Language Access

Courts function well only when judges, witnesses, parties and other people in the courtroom understand each other.  When court participants have limited proficiency in English, courts may need to provide interpreters, translated documents and other types of assistance.  The National Center for Access to Justice works to ensure that courts, lawyers, litigants, and members of the public understand the importance of adequate language access in the courts.  Center staff have served on the New York Office of Court Administration’s Court Interpreter Advisory Committee and have participated in the American Bar Association’s Advisory Group on Language Access Standards

New Report from NCAJ:  In Language Access in the Federal CourtsLaura Abel, deputy director of the Center (2012-2013), reports that federal district courts often deny interpreters to LEP parties and witnesses, particularly in civil cases; fail to ensure the competence of interpreters, particularly in languages other than Spanish; and, do not make forms and information available in languages other than Spanish. The Report maps out a reform agenda for the federal district courts and for the specific bodies that regulate the federal courts.  The Report, with the exception of its executive summary, originally appeared in The Drake Law Review, 61 Drake Law Review 593 (2013).

Blog Posts

Amount DWI Case Processing Sped Up After Guam’s Courts Hired a Full-Time Chuukese Interpreter:  From 2 Years to 90 Days

Some State Courts Expand Interpreter Programs to Cover Civil Cases; Justice Department Investigates Others

Justice Department’s Civil Rights Case Moves Forward Against Sheriff Arpaio With Landmark Victory in Federal District Court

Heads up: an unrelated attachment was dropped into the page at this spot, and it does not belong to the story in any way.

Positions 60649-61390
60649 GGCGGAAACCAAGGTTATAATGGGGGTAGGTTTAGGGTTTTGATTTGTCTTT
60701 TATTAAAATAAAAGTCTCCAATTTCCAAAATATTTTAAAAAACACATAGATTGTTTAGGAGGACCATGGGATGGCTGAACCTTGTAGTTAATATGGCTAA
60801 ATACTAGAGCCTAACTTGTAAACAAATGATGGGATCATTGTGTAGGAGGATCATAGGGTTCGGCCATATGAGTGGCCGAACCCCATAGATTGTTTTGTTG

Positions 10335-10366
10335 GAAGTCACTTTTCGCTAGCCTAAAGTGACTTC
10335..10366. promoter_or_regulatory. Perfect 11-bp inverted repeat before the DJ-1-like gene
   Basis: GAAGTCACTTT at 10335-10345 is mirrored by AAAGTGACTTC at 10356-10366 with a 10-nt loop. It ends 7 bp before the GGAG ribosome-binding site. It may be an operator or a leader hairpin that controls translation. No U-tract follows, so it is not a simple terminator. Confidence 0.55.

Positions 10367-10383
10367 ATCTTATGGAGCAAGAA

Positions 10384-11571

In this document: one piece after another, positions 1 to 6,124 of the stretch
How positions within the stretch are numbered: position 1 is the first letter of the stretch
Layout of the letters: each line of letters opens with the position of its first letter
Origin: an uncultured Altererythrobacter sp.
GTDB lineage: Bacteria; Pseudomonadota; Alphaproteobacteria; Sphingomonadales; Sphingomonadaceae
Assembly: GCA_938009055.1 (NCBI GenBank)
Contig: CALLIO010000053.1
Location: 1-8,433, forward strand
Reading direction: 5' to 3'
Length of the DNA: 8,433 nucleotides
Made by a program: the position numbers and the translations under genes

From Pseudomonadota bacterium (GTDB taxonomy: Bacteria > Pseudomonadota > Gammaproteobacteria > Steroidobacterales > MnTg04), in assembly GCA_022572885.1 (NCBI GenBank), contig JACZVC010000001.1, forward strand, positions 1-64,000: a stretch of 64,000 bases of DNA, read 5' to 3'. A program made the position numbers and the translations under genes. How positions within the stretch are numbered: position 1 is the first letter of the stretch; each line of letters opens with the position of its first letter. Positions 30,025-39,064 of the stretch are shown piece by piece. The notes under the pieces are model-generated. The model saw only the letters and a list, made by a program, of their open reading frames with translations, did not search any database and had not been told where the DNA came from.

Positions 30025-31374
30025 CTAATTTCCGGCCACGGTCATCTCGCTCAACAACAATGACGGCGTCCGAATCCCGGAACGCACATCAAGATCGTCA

California Watch Report Reveals DOJ Is Investigating Interpreter Denials in California Courts, Quotes Center’s Deputy Director

Center Deputy Director Laura Abel to Speak on Language Access in the NY Courts at Long Island Language Advocates Coalition Conference

NV Public Radio Covers Court Interpreter Shortage

What Can Be Done When the Courts Violate Civil Rights?

ABA Puts the ALL in Equal Justice for All

State Leaders Support ABA’s Language Access Standards

Press coverage

Nevada Public Radio, As Need for Court Interpreters Grows, Who Pays? (May 10, 2012)

Nevada Public Radio, Courts Struggle With Language Needs (May 4, 2012)

Reports and Other Resources

Laura Abel, Language Access in Federal Courts (NCAJ 2013)

American Bar Association, Standards for Language Access in Courts (2012)

Laura Abel, Language Access in State Courts (Brennan Center 2009)

Laura Abel & Matthew Longobardi, Improvements In Language Access in the Courts, 2009 to 2012, 46 Clearinghouse Rev. 334  (2012)

Federal Interagency Working Group on Limited English Proficiency:

National Language Access Advocates Network

National Association of Judiciary Interpreters and Translators

Consortium for Language Access in the Courts

  • DonateNow
%d bloggers like this: